I don’t know when Kubuntu started automatically discovering printers on networks and then adding them to my list of printers, but it is a problematic feature in certain environments – like universities (where I work).
I set up my home printer on my laptop easy enough. But, whenever I open my laptop and connect to my work network, this feature searches for printers on the network and then adds them to my list of printers. I now have hundreds of printers that show up in my printers dialogue:
I didn’t manually add any of those printers. They were added automatically and are causing problems. First, it’s a pain in the ass to find the printer I want. Second, when I shutdown my computer, the OS has to run through all of those printers and make sure they are disconnected, which makes the OS hang for a couple of minutes every time I want to close down.
This is obviously a great idea in principle, but problematic in this environment.
So, how to turn this off. I found a solution. In a terminal, edit the following file:
sudo nano /etc/cups/cups-browsed.conf
In that file, you should just have to uncomment the following line (remove the hashtag ‘#’):
So, from this:
Afterward, try running the commands:
service cups-browsed restart
service cups restart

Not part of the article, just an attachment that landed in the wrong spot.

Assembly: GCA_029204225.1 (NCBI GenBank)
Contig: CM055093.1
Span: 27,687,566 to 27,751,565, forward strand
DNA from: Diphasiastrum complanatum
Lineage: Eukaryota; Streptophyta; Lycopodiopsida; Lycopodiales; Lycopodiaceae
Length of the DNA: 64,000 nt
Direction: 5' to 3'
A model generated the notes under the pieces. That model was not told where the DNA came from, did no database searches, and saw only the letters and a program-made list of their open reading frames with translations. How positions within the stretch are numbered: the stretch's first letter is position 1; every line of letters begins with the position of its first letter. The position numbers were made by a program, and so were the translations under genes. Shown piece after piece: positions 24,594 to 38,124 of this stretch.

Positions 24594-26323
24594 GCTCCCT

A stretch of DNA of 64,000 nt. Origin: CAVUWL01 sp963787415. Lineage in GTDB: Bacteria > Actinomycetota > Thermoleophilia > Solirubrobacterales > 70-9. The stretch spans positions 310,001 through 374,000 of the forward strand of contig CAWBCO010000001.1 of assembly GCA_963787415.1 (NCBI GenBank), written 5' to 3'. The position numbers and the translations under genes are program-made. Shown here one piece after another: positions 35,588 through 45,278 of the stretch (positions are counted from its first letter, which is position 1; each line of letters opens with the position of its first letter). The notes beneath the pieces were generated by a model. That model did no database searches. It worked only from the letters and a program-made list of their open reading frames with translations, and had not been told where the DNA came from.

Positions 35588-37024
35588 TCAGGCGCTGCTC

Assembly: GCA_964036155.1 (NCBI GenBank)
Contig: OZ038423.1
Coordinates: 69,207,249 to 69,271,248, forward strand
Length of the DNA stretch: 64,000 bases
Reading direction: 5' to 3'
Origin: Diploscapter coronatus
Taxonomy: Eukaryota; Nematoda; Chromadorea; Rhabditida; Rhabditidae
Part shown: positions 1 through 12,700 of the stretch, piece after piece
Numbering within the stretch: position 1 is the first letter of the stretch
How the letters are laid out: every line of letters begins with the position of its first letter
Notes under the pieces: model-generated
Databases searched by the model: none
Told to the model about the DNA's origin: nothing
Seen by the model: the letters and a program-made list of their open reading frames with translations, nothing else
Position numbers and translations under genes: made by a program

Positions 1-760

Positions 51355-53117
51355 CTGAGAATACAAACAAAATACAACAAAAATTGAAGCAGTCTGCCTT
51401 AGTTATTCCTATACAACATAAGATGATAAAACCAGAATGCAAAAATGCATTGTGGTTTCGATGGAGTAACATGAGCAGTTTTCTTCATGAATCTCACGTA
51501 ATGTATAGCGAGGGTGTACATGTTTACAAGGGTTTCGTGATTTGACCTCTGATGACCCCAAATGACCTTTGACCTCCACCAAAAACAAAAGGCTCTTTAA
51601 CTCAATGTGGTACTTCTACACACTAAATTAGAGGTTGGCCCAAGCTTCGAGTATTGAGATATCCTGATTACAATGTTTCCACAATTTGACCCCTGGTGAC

After making this change, my computer no longer automatically adds shared printers on my network. Hooray!
Unfortunately, making this edit did not remove all the shared printers it had already installed. I still had to remove them all manually, which was annoying. But at least they won’t be reinstalled automatically.
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4 thoughts on “Linux/Kubuntu – Disable Network Printer Auto Discovery”
simple onliner for removing all printers:
for p in `lpstat -a | cut -d’ ‘ -f1` ; do lpadmin -x $p ; done
Thanks for the info, I’m experiencing the same problem on my home pc: my printer (mark the missing plural there!) keeps being discovered over and over again. This sucks! 🙁
I followed your solution, but that didn’t work. I uninstalled cups-browsed completely, but that did not work either. Needless to say that there’s no option in system settings to shut this thing down. What have they done to the system, that keeps annoying the user that much?
Do you have any further idea how to get rid of this pain? After all, nearly 15 months have passed since you posted your solution.
Not sure why my solution didn’t work. I’m now using Kubuntu 20.04 on all my devices and I haven’t had the same problem. What OS are you using?
Sorry! No need for #!/bin/bash. The corrected two-liners below:
if [ ! -f $F.org ]; then mv $F $F.org; echo -e “$(sed -e’/^#/d;/^$/d;’ $F.org)\nBrowseProtocols none” >$F; fi